LA Passes Sentencing Reform, But It’s Unlikely to Cut Incarceration Much


For the first time in a decade, a political consensus was emerging last year in Louisiana that it was time to cut the state’s highest-in-the-nation incarceration rate, says the New Orleans Times-Picayune. In the past two decades, the state’s prison population has more than doubled, with one of every 86 residents serving time. Weeks later, a state Sentencing Commission, revived by Gov. Bobby Jindal after years of dormancy, produced a package of bills aimed at tackling some of the key factors driving the increase, including long sentences for nonviolent crimes and large numbers of offenders being sent back to prison for violations of parole or probation.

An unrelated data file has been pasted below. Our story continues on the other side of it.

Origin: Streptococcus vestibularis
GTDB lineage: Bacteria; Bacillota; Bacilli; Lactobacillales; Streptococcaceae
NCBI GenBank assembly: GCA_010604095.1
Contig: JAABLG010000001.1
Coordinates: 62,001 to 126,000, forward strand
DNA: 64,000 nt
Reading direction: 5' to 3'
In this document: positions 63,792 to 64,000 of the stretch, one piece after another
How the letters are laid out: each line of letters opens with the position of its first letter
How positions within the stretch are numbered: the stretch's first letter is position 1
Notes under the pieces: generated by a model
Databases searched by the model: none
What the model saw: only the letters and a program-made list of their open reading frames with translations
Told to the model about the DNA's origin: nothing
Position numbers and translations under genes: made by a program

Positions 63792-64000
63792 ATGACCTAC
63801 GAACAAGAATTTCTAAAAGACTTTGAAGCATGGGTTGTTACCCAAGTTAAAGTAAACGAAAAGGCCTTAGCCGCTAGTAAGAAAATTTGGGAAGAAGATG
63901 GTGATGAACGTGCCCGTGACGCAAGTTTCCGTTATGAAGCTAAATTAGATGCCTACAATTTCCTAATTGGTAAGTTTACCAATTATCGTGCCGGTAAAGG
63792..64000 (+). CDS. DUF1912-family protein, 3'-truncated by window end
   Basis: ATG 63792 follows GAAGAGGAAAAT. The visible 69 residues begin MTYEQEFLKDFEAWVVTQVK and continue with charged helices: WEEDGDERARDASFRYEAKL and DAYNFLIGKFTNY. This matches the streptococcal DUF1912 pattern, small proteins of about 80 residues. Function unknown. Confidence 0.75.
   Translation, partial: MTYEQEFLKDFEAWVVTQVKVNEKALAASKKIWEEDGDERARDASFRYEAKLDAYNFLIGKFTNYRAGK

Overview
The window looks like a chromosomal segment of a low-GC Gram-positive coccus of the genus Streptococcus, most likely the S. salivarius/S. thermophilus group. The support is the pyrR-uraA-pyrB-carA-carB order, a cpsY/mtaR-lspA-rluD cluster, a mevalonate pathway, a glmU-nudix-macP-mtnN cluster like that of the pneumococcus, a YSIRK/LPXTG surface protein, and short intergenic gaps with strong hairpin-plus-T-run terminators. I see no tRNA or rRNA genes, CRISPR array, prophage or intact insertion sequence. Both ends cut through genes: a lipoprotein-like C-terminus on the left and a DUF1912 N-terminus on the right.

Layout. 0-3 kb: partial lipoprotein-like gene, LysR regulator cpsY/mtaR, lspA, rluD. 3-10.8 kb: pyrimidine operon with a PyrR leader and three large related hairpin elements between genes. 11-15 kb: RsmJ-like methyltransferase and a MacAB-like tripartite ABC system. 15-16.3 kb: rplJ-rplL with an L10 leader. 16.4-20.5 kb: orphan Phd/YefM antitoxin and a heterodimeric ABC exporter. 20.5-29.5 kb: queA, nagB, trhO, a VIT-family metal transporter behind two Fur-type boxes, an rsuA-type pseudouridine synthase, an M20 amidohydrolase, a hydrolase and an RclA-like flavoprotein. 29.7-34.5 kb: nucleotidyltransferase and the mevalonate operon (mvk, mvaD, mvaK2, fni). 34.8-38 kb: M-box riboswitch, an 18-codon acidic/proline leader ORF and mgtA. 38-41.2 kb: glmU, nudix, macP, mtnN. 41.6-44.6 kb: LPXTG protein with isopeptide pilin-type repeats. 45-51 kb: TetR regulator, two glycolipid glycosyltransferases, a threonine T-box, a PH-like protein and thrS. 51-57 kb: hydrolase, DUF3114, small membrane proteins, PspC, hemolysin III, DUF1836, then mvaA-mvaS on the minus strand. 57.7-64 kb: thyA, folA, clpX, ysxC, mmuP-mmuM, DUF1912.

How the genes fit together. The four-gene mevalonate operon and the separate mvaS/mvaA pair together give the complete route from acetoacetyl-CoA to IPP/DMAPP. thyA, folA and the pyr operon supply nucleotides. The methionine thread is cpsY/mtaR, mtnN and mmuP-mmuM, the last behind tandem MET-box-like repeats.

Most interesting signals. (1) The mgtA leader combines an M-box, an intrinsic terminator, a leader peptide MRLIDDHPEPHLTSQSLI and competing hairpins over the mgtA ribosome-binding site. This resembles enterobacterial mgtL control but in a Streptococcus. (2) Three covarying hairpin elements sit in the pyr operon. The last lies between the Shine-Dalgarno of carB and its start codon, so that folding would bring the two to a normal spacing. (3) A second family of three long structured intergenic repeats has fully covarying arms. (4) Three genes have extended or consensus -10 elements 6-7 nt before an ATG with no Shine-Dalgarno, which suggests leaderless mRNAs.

The five bills would eventually pass and get signed by the governor, but only after the most important parts — the ones that would have actually reduced prison sentences — were removed under pressure from sheriffs and district attorneys. This year two of the commission’s failed measures were revived and have progressed smoothly through the Legislature, with Jindal’s backing. The measures are unlikely to have a substantial effect on the incarceration rate, and the cost savings will not be immediately apparent, but their passage provides a ray of hope for reformers. The balance has remained tilted toward law enforcement. “The three easiest votes for a legislator are against taxes, against gambling and to put someone in jail for the rest of their lives,” said state Sen. Danny Martiny, a veteran policymaker who has led the judiciary committees in both the House and Senate.

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